parsed to create alarm objects. At each level, redundant data is discarded and events
18 Enterprise Management Systems, Part I: Architectures and Standards • April 2002
are correlated. The map server controls the display, including the displayed objects
and appropriate backgrounds, when zooming in and out. The configuration server
stores the configuration of all discovered devices, and is capable of reconfiguring a
device as needed. The polling engine performs periodic polling for status and
Designer tools Administration tools Applications
Mo wizard Run time administration
Deployment wizard Security administration OSS
Menu configuration Batch configuration
HTML Java technology Java Applet
AdventNet WebNMS platform
Communications OSS interfaces
CORBA SNMP XML DWDM
server JSP Sessions
TL1 JMX technology Ethernet
Provisioning Performance Policy Fault Cable
Configuration Topology Security Maps DSL
Discovery Polling Events CORBA Wireless
SNMP TL1 RMI XML CLI
Framework services (JRE or J2EE server)
Transaction ALF guide Authentification Module control topologies
Storage Bean builder Scheduler Logging Authorization
Database tier Managed systems management
FIGURE 7 AdventNet WebNMS Platform Overview
FIGURE 8 presents an overview of the components in AdvenNet WebNMS and the
interactions between them.
Mediation Back-end Database Front-end Client
tier tier tier tier tier
Back-end Front-end technology
Back-end Front-end client
Read-write connection for views and commits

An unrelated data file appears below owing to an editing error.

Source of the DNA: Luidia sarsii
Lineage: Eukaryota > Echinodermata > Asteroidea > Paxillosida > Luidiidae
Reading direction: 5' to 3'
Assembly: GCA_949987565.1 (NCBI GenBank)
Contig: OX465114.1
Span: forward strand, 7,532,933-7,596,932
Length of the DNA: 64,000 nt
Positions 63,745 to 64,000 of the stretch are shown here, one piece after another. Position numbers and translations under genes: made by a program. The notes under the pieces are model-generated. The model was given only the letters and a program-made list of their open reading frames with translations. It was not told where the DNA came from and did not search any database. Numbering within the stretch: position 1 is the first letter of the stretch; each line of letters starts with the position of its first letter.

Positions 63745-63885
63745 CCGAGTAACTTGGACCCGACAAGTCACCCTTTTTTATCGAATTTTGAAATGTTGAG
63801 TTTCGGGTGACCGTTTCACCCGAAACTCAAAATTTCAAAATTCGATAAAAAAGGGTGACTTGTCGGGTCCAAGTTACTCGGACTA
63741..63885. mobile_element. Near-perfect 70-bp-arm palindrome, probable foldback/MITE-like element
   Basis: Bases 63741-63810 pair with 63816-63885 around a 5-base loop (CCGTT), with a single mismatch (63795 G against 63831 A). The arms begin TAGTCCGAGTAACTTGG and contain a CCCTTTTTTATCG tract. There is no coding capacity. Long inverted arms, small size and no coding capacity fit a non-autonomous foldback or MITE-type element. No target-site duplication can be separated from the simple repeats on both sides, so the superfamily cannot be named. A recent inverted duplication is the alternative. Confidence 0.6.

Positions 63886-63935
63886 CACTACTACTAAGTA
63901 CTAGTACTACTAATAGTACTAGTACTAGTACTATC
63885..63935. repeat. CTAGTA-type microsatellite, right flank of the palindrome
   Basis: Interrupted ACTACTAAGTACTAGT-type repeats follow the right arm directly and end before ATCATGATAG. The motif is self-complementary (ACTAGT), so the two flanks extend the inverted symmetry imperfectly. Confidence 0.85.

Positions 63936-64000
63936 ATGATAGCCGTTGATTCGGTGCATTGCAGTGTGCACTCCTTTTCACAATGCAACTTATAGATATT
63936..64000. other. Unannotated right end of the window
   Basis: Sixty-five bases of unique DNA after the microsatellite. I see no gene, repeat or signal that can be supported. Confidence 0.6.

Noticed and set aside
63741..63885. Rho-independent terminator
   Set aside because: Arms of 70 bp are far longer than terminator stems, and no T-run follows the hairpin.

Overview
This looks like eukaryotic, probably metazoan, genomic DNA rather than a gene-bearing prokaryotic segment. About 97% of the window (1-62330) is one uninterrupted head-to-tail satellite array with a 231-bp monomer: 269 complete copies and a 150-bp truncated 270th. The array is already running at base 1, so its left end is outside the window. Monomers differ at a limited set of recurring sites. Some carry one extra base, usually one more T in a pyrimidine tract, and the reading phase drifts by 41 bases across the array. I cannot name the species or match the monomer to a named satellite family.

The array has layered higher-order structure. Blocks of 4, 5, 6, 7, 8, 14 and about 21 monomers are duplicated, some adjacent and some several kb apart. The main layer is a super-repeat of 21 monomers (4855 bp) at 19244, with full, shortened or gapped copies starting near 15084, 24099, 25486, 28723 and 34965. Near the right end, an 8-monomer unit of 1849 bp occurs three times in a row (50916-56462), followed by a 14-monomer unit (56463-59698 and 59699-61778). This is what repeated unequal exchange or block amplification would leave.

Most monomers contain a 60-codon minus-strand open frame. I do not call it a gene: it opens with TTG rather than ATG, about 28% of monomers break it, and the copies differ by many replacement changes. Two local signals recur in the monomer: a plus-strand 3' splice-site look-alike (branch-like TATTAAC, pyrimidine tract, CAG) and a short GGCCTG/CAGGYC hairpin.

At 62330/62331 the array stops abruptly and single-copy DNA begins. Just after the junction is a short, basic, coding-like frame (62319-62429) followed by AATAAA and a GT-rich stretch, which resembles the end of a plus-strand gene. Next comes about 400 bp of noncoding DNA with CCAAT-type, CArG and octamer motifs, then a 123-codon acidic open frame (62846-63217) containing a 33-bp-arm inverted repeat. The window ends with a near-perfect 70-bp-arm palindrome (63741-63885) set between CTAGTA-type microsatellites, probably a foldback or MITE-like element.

Read-only connection for views
Stand-by connection in case of failure
FIGURE 8 AdventNet WebNMS Platform Architecture
Each component can be distributed. There can be one or more components of each
type based on performance, scalability, and availability requirements. There are five
tiers that are detailed in the following sections.
Mediation Server Tier
The mediation server (or management) tier provides XML mediation for all
southbound management protocols like SNMP, TL1, CORBA, TFTP, XML, CLI/
Telnet, etc. A provider interface facilitates integration of other protocols. Common
management functions are handled in this layer, making the protocol providers
limited with protocol-specific operations only. The management server provides
multiple interfaces for application development like XML message interface, Java
technology, APIs, etc.
20 Enterprise Management Systems, Part I: Architectures and Standards • April 2002
The back-end server tier consists of the core business logic related to management
functions like fault, configuration, performance, security, service provisioning, etc.